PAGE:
Monday, January 29, 2007

Databases, Indexes, Print and Online

Recently 2 graduate students asked me if online databases would find print journals articles as well as electronic ones. And, they wanted to know, would they find articles that weren't in their own database. "Would Sociological Abstracts find journals that weren't full-text in Sociological Abstracts?" That was pretty ironic, since Sociological Abstracts actually contains no full-text journals.

"Huh?" you say. "I found an article that was online from SA just yesterday." Yeah. Sort of.

This explanation might bore you to tears (which is why we rarely tell anyone). On the other hand, it might clear up everything in the world for you.

Here's my beautiful diagram:
The first two boxes under the main database box show that some databases only index journals and articles, but don't have full text themselves. In our fields, these are the databases used most often, like LLBA, Sociological Abstracts, and PsycINFO.

You look through these databases for articles of interest. If you find one, our software, called SFX uses DOIs (digital object indicators -- links directly to articles) to find the ARTICLES we have access to through other databases. Sometimes articles don't have DOIs or our SFX database isn't up to date. Then you can follow the link to our catalog where wel list whether we have print copies of the journal or whether we subscribe to the e-journal for any period. (It doesn't tell you if we have the particular ARTICLE there.) If we have subscribe to some period of time (through any database), it will link to our database of e-journals and then to the database where the journal is. You need to look for the article there.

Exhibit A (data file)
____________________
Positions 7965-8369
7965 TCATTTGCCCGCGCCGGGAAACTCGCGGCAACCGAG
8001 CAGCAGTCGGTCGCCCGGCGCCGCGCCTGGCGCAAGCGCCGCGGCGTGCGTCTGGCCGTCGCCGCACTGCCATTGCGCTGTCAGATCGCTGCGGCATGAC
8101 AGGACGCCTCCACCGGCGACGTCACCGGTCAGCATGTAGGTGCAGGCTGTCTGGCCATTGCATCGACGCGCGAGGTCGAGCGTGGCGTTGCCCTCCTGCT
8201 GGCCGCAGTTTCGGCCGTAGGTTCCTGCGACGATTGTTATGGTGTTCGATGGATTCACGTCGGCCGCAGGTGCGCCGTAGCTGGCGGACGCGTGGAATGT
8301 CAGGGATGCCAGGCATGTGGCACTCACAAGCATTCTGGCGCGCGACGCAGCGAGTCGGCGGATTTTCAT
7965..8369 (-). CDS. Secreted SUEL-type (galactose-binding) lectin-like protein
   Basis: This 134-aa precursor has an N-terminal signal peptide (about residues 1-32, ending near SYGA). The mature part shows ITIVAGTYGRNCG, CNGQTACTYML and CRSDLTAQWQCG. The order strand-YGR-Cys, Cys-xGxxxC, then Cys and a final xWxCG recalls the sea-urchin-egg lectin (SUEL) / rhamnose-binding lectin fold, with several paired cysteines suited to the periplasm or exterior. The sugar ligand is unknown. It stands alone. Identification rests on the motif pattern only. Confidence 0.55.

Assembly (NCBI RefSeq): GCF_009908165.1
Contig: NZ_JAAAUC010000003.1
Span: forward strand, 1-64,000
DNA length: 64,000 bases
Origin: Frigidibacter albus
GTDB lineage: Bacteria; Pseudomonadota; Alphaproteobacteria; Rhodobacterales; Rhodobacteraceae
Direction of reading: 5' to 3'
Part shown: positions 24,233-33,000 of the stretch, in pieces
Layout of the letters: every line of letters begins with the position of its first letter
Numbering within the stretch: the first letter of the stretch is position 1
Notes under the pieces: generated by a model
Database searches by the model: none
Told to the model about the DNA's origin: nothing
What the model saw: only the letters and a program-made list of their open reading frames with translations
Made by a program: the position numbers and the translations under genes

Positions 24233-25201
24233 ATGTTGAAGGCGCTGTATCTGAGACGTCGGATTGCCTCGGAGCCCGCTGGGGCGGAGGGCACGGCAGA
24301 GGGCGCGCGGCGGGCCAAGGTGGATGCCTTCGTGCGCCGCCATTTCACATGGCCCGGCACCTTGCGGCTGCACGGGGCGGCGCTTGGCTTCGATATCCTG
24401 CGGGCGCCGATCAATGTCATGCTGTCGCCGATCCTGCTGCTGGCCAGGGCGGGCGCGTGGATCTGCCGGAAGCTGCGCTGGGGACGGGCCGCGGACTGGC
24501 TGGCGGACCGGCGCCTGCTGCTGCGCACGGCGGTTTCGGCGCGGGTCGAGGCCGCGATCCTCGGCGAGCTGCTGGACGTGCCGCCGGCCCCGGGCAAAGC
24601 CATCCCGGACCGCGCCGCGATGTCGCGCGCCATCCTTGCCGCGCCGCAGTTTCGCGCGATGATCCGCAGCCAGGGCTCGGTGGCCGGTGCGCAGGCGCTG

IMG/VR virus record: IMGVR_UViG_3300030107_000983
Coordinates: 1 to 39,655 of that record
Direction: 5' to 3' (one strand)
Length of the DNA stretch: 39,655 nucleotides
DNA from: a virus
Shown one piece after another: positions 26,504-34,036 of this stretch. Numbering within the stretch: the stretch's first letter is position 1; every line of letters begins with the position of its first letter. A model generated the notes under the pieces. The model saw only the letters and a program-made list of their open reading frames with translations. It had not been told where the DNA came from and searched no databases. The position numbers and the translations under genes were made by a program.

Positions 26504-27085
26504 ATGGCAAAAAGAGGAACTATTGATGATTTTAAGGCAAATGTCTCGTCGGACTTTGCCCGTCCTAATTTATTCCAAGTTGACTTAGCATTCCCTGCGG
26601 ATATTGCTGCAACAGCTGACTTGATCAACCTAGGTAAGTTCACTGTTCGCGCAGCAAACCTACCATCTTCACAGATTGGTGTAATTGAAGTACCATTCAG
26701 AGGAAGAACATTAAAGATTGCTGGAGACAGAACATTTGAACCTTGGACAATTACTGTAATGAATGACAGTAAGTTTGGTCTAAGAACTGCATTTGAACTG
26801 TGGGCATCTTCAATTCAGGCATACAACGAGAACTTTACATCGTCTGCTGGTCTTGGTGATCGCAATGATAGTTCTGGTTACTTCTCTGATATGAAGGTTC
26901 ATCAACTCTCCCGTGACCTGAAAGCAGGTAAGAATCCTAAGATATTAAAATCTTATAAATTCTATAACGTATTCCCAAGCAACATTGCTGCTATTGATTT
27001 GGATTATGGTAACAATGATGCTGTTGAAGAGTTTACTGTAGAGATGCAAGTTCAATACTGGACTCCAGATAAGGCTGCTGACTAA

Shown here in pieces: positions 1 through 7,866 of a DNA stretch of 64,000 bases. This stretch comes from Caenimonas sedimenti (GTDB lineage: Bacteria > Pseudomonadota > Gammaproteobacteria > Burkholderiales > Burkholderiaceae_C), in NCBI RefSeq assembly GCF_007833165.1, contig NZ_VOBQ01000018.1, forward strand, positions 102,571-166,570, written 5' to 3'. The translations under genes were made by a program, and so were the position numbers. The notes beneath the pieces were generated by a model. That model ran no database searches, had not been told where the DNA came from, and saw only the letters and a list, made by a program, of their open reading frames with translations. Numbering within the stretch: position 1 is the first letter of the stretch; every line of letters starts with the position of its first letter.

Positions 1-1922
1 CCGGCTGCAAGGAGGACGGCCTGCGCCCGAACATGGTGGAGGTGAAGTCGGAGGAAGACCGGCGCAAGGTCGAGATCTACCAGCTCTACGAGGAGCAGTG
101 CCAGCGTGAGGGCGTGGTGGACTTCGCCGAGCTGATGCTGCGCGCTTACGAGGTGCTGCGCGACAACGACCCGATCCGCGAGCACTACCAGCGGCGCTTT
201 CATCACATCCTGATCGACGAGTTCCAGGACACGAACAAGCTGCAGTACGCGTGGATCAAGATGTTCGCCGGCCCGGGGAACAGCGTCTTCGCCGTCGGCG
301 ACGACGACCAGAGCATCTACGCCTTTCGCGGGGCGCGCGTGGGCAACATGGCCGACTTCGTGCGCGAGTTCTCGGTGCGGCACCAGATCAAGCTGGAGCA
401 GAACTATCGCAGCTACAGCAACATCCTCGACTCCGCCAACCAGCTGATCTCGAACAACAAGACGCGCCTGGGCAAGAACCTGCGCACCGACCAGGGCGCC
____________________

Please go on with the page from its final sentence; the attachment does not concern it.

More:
Other databases only contain full text journals -- most of these are publisher's databases or Open Access databases. In the Social Sciences you generally don't use these to look for articles. They are basically archives of journal articles. Generally, you use SFX or serial solutions to provide links between the indexing databases and the archiving databases.

But there are other databases. Like Academic Search Premier or Gale's OneFile. These have journals from lots of different publishers. The database indexes all kinds of articles, scholarly and popular, from all different fields -- science, social science and humanities. Some is full text, some are just citations.

So you can look up citations to full text or print in almost any index and find full text and print articles there. Link to them. Link to the library catalog. Pretty much just play around for as long as you'd like. I hope this made some sense and was a bit interesting to you...

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